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Good Moms Come in All Shapes and Sizes


Female peacock spiders stay with their young in an egg sac until they can fend for themselves. 

The peacock spider (Maratus sp.) is native to Australia and mostly found in the southeastern and southwestern parts of the continent. It owes its name to the male’s brightly colored abdomen flaps, which it displays in elaborate dances to court less colorful females. The female will lay 5–13 eggs inside a small, silken egg sac. She stays inside this sac around four weeks without food or water to protect her young. Although the eggs hatch in only two weeks, the babies are unable to see and feed on their own. So their mother watches over them until they can take care of themselves. Then they all leave the sac and part ways. This baby peacock spider has just emerged from the egg sac along with its hungry mother. It’s only about 1.5 mm long, has fully functioning eyes, and can feed itself for the first time.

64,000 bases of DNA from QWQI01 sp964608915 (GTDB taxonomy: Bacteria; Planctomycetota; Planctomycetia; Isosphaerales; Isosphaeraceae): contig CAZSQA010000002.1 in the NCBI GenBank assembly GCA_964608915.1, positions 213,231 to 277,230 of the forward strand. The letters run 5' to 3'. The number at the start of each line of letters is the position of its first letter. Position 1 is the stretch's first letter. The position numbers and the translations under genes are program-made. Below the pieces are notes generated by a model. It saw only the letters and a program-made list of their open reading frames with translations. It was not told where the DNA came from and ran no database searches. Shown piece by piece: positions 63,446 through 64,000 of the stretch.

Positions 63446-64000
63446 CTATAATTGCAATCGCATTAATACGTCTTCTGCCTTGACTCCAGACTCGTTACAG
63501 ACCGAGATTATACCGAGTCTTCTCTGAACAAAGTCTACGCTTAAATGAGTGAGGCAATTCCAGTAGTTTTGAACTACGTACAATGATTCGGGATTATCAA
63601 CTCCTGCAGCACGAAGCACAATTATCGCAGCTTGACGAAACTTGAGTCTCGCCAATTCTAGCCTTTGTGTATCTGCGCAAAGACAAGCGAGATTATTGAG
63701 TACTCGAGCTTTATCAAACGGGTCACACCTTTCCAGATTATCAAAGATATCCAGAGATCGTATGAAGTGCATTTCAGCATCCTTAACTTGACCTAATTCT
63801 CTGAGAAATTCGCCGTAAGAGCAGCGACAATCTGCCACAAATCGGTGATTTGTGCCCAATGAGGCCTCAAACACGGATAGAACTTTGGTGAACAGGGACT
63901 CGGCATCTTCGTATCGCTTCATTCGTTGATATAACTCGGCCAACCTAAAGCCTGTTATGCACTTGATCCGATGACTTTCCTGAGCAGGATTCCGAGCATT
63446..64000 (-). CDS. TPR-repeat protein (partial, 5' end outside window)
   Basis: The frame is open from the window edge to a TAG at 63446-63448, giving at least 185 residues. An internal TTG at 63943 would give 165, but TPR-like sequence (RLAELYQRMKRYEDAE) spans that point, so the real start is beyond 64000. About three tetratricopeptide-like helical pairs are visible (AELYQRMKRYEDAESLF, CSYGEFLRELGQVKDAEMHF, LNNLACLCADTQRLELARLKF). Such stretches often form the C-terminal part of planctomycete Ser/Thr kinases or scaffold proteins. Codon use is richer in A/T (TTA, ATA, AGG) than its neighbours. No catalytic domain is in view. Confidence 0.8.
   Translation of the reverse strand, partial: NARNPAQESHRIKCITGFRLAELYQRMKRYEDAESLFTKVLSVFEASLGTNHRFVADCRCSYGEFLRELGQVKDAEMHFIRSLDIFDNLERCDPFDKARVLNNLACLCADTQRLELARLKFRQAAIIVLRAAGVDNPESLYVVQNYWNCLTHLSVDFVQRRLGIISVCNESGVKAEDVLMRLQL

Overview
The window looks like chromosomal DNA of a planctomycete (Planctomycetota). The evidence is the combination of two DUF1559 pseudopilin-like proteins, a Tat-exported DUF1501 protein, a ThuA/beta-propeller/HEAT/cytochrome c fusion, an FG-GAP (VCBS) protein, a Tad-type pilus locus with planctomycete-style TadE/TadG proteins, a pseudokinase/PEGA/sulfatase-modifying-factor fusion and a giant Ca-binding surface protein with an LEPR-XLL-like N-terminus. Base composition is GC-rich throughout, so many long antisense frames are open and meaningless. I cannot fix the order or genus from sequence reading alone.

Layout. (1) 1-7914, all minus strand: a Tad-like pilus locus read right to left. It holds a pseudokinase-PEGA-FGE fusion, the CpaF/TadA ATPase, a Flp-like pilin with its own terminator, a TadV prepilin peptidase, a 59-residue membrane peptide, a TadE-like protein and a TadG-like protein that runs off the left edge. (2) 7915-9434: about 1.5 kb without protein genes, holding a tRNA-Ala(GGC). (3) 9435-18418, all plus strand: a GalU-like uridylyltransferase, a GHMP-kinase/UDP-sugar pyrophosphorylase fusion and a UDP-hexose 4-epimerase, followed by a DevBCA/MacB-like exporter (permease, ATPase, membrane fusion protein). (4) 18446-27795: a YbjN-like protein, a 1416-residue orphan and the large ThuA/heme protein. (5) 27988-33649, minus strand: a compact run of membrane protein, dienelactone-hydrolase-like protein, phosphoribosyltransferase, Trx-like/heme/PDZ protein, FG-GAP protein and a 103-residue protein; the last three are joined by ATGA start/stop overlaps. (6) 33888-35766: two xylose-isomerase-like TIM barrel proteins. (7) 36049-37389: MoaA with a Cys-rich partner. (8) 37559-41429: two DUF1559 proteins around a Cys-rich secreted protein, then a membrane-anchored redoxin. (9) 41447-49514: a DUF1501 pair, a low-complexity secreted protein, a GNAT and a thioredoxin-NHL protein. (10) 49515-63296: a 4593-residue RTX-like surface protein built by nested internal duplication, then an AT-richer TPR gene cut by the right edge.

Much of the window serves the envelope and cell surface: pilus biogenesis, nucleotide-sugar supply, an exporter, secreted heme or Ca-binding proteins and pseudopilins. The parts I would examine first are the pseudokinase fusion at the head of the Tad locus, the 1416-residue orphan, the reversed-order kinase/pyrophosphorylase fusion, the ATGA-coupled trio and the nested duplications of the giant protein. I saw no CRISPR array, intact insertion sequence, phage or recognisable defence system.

Image courtesy of Jürgen Otto, PhD, jurgenotto@optusnet.com.au



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